Take the 2-minute tour ×
Stack Overflow is a question and answer site for professional and enthusiast programmers. It's 100% free, no registration required.

Is there a way to apply a Class' style to only ONE level of td tags?

<style>.MyClass td {border: solid 1px red;}</style>

<table class="MyClass">
  <tr>
    <td>
      THIS SHOULD HAVE RED BORDERS
    </td>
    <td>
      THIS SHOULD HAVE RED BORDERS
      <table><tr><td>THIS SHOULD NOT HAVE ANY</td></tr></table>
    </td>
  </tr>
</table>
share|improve this question

7 Answers 7

up vote 109 down vote accepted

Is there a way to apply a Class' style to only ONE level of td tags?

Yes*:

.MyClass>tbody>tr>td { border: solid 1px red; }

But! The ‘>’ direct-child selector does not work in IE6. If you need to support that browser (which you probably do, alas), all you can do is select the inner element separately and un-set the style:

.MyClass td { border: solid 1px red; }
.MyClass td td { border: none; }


*Note that the first example references a tbody element not found in your HTML. It should have been in your HTML, but browsers are generally ok with leaving it out... they just add it in behind the scenes.

share|improve this answer
    
Your first snippet (using the child selector) doesn't appear to work in Firefox 3.0.1. I get a red border around the 'THIS SHOULD NOT HAVE ANY' part. –  Nick Presta Mar 5 '09 at 1:49
    
This doesn't work in Chrome either –  bstoney Mar 5 '09 at 1:49
1  
your second example is correct, but your first example would put borders on everything. ".MyClass > tr > td" would probably work (in good browsers) –  nickf Mar 5 '09 at 1:50
    
oop. My fingers done gone wrong. ;-) thanks for the catch, fixed –  bobince Mar 5 '09 at 1:51
    
Your first snippet doesn't apply any red border in any 'good' browser (Fx 3.0.1, Chrome). –  Nick Presta Mar 5 '09 at 1:55

how about using the CSS :first-child pseudo-class:

.MyClass td:first-child { border: solid 1px red; }
share|improve this answer
7  
That won't work. This selects all td children in the children tree of .MyClass which are first of their containing element, and thus will also style the inner td. –  Lazlo Nov 12 '12 at 15:05

This style:

table tr td { border: 1px solid red; }
td table tr td { border: none; }

gives me:

this

However, using a class is probably the right approach here.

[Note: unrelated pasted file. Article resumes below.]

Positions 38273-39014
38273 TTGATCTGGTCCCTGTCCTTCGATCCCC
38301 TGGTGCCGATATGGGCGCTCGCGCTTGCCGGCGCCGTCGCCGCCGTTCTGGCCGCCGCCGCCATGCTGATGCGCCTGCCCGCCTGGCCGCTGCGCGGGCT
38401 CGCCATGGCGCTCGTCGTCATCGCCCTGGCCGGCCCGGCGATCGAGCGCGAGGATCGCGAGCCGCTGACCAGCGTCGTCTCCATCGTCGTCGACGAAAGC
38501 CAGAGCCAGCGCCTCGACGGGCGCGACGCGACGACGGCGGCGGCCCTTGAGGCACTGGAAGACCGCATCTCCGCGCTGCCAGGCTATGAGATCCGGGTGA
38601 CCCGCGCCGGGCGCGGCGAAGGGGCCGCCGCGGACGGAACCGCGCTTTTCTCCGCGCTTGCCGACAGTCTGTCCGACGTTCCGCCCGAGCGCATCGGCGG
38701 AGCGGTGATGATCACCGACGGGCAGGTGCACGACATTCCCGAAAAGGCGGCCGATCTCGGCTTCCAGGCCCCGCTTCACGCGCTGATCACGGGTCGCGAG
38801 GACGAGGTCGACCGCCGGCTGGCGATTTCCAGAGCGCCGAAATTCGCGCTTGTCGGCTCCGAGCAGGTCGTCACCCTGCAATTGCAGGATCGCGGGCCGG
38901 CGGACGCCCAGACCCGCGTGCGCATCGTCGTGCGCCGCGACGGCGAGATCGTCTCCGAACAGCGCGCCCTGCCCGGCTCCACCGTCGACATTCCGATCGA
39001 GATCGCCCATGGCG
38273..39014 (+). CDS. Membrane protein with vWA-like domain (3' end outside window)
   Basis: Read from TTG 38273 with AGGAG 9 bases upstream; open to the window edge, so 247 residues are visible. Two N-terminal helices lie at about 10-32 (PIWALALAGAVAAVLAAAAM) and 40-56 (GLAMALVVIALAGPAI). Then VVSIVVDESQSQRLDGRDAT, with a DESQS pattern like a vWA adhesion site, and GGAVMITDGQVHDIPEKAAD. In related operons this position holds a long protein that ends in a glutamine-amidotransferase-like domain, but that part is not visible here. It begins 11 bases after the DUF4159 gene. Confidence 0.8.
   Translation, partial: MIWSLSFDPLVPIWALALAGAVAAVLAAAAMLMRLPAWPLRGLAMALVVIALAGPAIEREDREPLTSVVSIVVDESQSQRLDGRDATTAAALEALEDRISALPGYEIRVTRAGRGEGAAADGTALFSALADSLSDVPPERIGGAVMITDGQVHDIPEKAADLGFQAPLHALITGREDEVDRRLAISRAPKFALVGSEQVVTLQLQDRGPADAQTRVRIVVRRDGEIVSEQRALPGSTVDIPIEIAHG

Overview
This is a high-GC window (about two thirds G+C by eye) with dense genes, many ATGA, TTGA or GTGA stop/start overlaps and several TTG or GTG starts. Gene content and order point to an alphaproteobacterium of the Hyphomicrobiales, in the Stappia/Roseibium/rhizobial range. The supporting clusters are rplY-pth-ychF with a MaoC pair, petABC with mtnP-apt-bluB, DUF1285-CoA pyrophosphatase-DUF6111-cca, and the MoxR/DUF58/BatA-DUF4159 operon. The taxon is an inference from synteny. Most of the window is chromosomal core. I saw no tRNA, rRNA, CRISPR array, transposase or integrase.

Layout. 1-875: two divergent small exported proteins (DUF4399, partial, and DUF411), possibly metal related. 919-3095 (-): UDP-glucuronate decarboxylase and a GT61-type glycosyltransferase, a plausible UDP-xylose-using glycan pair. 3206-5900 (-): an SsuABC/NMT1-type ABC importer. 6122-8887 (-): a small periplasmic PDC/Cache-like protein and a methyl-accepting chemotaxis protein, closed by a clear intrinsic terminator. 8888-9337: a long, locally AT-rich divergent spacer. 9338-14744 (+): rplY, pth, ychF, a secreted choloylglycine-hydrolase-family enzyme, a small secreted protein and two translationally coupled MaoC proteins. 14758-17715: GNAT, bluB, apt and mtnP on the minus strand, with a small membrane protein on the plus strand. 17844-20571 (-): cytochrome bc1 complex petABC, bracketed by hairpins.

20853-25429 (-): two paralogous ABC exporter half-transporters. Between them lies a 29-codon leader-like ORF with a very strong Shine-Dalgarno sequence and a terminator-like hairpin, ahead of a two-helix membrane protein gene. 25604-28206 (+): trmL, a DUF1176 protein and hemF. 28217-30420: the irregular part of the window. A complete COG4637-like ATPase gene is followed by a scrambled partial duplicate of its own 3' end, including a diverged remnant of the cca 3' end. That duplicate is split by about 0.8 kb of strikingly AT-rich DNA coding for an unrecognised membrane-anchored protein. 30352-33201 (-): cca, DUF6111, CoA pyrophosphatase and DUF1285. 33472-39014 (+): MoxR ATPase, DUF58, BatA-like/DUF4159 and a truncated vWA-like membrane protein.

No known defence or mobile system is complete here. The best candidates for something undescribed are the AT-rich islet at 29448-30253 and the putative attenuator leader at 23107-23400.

share|improve this answer
    
Using a class on every single td element may be a little redundant, you'd probably use a class on the containing table element, and then you'd still have to exclude second levels of tables - ie your first example is correct. –  thomasrutter Mar 5 '09 at 4:26

Just make a selector for tables inside a MyClass.

.MyClass td {border: solid 1px red;}
.MyClass table td {border: none}

(To generically apply to all inner tables, you could also do table table td.)

share|improve this answer

I wanted to set the width of the first column of the table, and I found this worked (in FF7) - the first column is 50px wide:

#MyTable>thead>tr>th:first-child { width:50px;}

where my markup was

<table id="MyTable">
 <thead>
  <tr>
   <th scope="col">Col1</th>
   <th scope="col">Col2</th>
  </tr>
 </thead>
 <tbody>
   ...
 </tbody>
</table>
share|improve this answer

I guess you could try

table tr td { color: red; }
table tr td table tr td { color: black; }

Or

body table tr td { color: red; }

where 'body' is a selector for your table's parent

But classes are most likely the right way to go here.

share|improve this answer

I think, It will work.

.Myclass tr td:first-child{ }

 or 

.Myclass td:first-child { }
share|improve this answer
    
Does the first one select the first td of every row and the second one only select the first td of the page? –  Josh Pinter Jul 31 at 18:58

Your Answer

 
discard

By posting your answer, you agree to the privacy policy and terms of service.

Not the answer you're looking for? Browse other questions tagged or ask your own question.